Schools For every child – and every schools member

As we ramp up our national For Every Child schools funding campaign, the AEU is highlighting the clear link between the workload crisis and a lack of funding and resources for public schools across Australia. Right now, not one public school in Victoria is funded to the standard set by the federal government, and that is having a devastating impact on AEU members and their students.

The latest international PISA data reveals that Australia has defied a global trend of declining student outcomes overall, but also shows entrenched achievement gaps between students from different backgrounds and locations. The gaps between high and low SES students, and between those in remote and metropolitan schools, are equivalent to three to five years of learning. In science, 78% of high SES students attained the National Proficient Standard compared to just 40% of low SES students. 

This inequity in student outcomes is set to continue unless state and federal governments significantly lift their investment in public schools in funding agreements due this year. In its report released on 11 December, an independent expert education panel made it clear that full funding for public schools is “urgent and critical” – and a precondition for improving results, equity and student wellbeing.

Under the current funding model, public schools will remain underfunded by up to $6.5 billion a year in the next five years. Meanwhile, private schools will be overfunded by almost $3 billion, receiving more than their public funding entitlement in every state and territory except the Northern Territory. 

The latest PISA data shows achievement gaps between high and low SES students equivalent to three to five years of learning

Public school teachers are doing all they can do to deliver an excellent education for their students in challenging circumstances, but they are being asked to do too much with too little. Workloads are unsustainable and more and more teachers are leaving the profession early. A recent AEU survey found that 39% of early career educators and 18% of new teachers are planning to leave the profession within a decade.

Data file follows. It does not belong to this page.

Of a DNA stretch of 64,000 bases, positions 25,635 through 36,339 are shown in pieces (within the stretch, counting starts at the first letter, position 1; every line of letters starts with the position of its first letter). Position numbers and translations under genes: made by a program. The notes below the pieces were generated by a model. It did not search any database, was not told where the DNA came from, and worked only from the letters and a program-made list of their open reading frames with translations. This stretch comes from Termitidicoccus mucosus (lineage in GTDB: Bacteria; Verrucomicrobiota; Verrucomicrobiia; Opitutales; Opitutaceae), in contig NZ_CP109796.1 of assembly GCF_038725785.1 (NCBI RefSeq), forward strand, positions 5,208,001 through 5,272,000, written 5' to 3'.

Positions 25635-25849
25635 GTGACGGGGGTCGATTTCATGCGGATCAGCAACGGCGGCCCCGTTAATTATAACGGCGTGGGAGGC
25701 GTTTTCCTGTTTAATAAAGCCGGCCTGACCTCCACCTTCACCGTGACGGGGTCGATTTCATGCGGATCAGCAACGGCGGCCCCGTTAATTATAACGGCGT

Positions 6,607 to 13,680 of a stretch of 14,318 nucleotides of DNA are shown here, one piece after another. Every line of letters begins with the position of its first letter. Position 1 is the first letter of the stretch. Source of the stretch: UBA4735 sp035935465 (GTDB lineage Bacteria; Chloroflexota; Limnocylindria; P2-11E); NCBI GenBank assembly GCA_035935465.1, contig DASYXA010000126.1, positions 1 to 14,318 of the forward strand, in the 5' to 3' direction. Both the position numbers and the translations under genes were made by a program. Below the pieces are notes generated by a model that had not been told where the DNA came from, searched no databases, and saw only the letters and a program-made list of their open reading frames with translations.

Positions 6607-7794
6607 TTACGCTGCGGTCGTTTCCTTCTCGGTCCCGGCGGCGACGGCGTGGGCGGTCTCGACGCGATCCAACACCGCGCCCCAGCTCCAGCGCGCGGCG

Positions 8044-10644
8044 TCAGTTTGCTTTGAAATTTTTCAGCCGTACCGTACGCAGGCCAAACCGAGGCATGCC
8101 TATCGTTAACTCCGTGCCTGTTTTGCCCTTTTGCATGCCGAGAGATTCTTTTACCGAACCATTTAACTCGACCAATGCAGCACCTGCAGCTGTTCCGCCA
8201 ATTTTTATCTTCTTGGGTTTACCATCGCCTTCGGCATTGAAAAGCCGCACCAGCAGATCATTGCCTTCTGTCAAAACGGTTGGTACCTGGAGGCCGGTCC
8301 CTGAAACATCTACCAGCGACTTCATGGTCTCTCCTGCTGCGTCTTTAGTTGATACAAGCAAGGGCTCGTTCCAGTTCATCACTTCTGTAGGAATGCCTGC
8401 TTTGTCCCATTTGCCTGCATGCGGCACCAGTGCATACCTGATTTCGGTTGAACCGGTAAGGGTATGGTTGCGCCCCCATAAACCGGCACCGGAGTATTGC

The AEU is calling on the Albanese government to follow through on its promise to fully fund our public schools as a matter of urgency. In Victoria, full funding would amount to $1,800 extra per student, on average, each year. That additional money would go a long way to improving working conditions for our members – and learning conditions for students – through smaller class sizes, more specialist support staff, and more preparation time.

In October, a government report ignored the impact that workforce shortages and entrenched underfunding have on public schools. The interim report of the Senate Inquiry into increasing disruption in Australian school classrooms failed to address the complex issues affecting teaching and learning in schools, instead recommending simplistic, one-size-fits-all approaches to student discipline without once acknowledging the billions missing from public school budgets.

The AEU is also highlighting the urgent need to invest in the current and future teaching workforce to tackle the crippling shortages, which are “seeing children missing out and teachers burning out,” said AEU federal president Corenna Haythorpe.

“That includes slashing red tape and administration workloads so teachers can spend more time preparing high-quality lessons and collaborating with their colleagues to improve their practice.”

In November, For Every Child campaigners travelled across Australia, visiting MPs, talking to parents and attending community events, to raise awareness about the inequity in schools funding. Along the way, they collected 70,000 campaign postcards, signed by members, parents and other supporters, which they delivered en masse to the Prime Minister at Parliament House in Canberra.

The AEU will continue to take the message to government that it is unacceptable that only 1.3% of public schools are funded to the government’s own funding benchmark, and that it cannot continue to expect our members to keep doing their jobs with too few resources, too little time, and not enough professional support.

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